Work With Your Hands
Gardening is a great way to not only strengthen your hands and arms but it is also a wonderful way to keep your full-body range of motion intact. Other activities like using shovels, rakes, chopping wood, sawing planks, hammering nails, or pulling weeds lend themselves to strong forearms as well.
Carrying Heavy Bags
This is one that you probably don’t even need to plan for; it’ll likely happen on its own. We’ve all been there—you’re carrying a heavy load of groceries and you can feel your grip strength starting to fail. You pick up your walking pace and barely make it to the doorstep before you drop the bags and shake out your hands. This, believe it or not, is an excellent way to work on your grip strength. When you feel your grip strength failing, challenge yourself to see how long you can hold on and try to extend your ability each time.
Go to the Gym
There are a ton of exercises that you can do with weights, resistance bands, barbells, dumbbells, kettlebells, and so on at the gym. These are three of my favorites.
- Pinch Plate Hold:
Find a weight plate, pinch it between your fingers and let gravity do the rest. You can also do it with a hexagonal dumbbell by using your fingers and thumb to hold the dumbbell out in front of you. The goal is to not drop it.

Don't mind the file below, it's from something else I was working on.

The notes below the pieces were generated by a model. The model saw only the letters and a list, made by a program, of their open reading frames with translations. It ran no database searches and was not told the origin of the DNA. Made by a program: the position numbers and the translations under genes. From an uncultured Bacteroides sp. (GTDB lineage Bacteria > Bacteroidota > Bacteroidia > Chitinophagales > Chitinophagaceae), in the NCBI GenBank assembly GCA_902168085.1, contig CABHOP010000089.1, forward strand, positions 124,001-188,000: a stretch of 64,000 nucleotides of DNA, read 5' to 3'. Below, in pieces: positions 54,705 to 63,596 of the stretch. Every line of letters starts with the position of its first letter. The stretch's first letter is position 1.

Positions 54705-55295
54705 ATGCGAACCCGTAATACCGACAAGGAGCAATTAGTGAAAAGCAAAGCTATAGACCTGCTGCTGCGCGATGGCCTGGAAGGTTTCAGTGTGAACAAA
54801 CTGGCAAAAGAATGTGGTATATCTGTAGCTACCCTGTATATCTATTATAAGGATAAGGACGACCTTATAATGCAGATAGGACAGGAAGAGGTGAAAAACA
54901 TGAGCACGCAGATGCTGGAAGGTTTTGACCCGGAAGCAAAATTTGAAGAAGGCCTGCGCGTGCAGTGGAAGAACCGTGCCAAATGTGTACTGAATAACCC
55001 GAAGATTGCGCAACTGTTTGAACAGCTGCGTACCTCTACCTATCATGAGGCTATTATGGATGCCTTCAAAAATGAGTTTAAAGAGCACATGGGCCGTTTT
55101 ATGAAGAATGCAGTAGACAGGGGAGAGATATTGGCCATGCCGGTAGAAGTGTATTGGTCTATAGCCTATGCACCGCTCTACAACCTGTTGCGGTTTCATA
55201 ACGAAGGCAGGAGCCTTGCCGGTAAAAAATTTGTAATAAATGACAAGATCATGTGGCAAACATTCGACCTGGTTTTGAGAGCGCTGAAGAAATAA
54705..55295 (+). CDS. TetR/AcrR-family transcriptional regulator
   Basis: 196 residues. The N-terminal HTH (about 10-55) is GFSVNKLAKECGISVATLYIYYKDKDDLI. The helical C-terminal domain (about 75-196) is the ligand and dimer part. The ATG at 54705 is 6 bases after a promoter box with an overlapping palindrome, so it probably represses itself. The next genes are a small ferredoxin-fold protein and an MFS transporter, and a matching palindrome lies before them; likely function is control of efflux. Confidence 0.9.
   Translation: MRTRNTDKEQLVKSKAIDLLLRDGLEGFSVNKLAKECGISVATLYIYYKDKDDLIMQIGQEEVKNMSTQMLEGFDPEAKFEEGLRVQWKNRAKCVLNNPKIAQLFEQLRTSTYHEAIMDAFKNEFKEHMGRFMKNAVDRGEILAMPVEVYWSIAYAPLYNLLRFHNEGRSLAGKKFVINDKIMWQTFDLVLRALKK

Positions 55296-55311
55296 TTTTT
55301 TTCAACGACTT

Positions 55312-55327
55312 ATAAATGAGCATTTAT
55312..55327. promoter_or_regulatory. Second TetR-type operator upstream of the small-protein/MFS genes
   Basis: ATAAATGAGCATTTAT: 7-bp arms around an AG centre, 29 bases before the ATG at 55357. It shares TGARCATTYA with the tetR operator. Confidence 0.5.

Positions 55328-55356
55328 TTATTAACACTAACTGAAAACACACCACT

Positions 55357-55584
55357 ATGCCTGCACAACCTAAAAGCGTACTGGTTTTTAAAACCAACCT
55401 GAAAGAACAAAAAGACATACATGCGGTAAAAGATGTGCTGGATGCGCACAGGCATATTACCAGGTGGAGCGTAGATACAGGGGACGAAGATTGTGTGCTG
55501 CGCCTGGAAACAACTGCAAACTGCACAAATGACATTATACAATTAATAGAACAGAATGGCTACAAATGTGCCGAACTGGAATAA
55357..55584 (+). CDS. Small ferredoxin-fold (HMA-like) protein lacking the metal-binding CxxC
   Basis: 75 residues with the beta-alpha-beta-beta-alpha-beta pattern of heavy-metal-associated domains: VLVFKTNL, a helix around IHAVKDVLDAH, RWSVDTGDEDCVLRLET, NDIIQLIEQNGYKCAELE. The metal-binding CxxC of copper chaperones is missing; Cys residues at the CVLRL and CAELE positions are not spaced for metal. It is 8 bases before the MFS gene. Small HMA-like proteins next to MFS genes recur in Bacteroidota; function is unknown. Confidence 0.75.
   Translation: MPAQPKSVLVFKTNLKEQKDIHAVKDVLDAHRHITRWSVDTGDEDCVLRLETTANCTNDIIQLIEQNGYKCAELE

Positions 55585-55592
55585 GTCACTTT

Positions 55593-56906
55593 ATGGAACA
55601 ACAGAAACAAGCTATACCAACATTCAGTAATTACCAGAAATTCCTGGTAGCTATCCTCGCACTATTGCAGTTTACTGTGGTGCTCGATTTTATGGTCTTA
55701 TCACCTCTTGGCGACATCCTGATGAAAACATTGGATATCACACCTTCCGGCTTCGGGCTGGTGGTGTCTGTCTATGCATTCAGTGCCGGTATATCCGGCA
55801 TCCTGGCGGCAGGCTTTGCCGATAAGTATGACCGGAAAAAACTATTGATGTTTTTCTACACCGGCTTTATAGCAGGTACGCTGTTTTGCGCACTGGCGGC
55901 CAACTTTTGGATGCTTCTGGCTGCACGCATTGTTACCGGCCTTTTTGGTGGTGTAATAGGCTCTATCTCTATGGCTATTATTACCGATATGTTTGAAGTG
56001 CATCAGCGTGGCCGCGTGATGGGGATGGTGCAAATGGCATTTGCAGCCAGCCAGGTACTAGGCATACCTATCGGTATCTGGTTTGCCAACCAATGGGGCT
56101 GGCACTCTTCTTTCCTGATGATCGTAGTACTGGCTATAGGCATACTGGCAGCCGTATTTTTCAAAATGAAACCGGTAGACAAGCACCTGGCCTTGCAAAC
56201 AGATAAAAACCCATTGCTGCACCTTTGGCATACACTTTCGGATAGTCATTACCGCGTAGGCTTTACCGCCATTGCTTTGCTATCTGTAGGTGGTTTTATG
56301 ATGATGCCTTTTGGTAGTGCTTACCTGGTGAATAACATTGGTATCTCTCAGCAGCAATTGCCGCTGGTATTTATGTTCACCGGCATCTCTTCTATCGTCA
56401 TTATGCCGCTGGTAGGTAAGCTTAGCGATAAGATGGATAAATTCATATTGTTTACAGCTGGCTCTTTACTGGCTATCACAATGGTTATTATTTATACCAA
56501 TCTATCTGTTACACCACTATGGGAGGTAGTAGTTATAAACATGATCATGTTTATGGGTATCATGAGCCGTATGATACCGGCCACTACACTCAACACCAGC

- Finger Curl:
In a seated position, hold a barbell with both hands, forearms on your thighs and palms facing up. Lower the bar as far as possible, allowing the bar to roll down your hands, and then catch the bar with the final joint in the fingers and curl the bar back up as high as possible while closing your hands. Hold for a second and repeat.
- Dumbbell Reverse Curl:
In a standing position, hold a dumbbell in each hand, arms by your sides, palms facing backwards and behind you. Keep your elbows tucked into your sides and slowly curl the weights up above 90 degrees. Lower the weights to the starting position and repeat. I like this one because it works on your biceps at the same time as your forearms and grip strength
The forearm muscles are the muscles that help us grip everything from a grocery bag to a doorknob to a barbell. From a kettlebell, to a child, to an awkward piece of furniture we have to move. Having forearm strength (and grip strength) means that you have the independence to pick things up and move them around on your own. Plus, the stronger your grip, the more you can lift at the gym and I can’t be alone in my desire to have bulging forearms like Popeye, can I? Oh well, I yam what I yam.
More from Get-Fit Guy
For more forearm info, grip strength tips, and to join the Popeye conversation, head over to opens in a new windowFacebook, opens in a new windowTwitter, or BrockArmstrong.com. Don’t forget to subscribe to the Get-Fit Guy podcast on opens in a new windowApple Podcasts, opens in a new windowStitcher, opens in a new windowSoundCloud, opens in a new windowSpotify, opens in a new windowGoogle Play or via opens in a new windowRSSopens XML file .
All content here is for informational purposes only. This content does not replace the professional judgment of your own health provider. Please consult a licensed health professional for all individual questions and issues.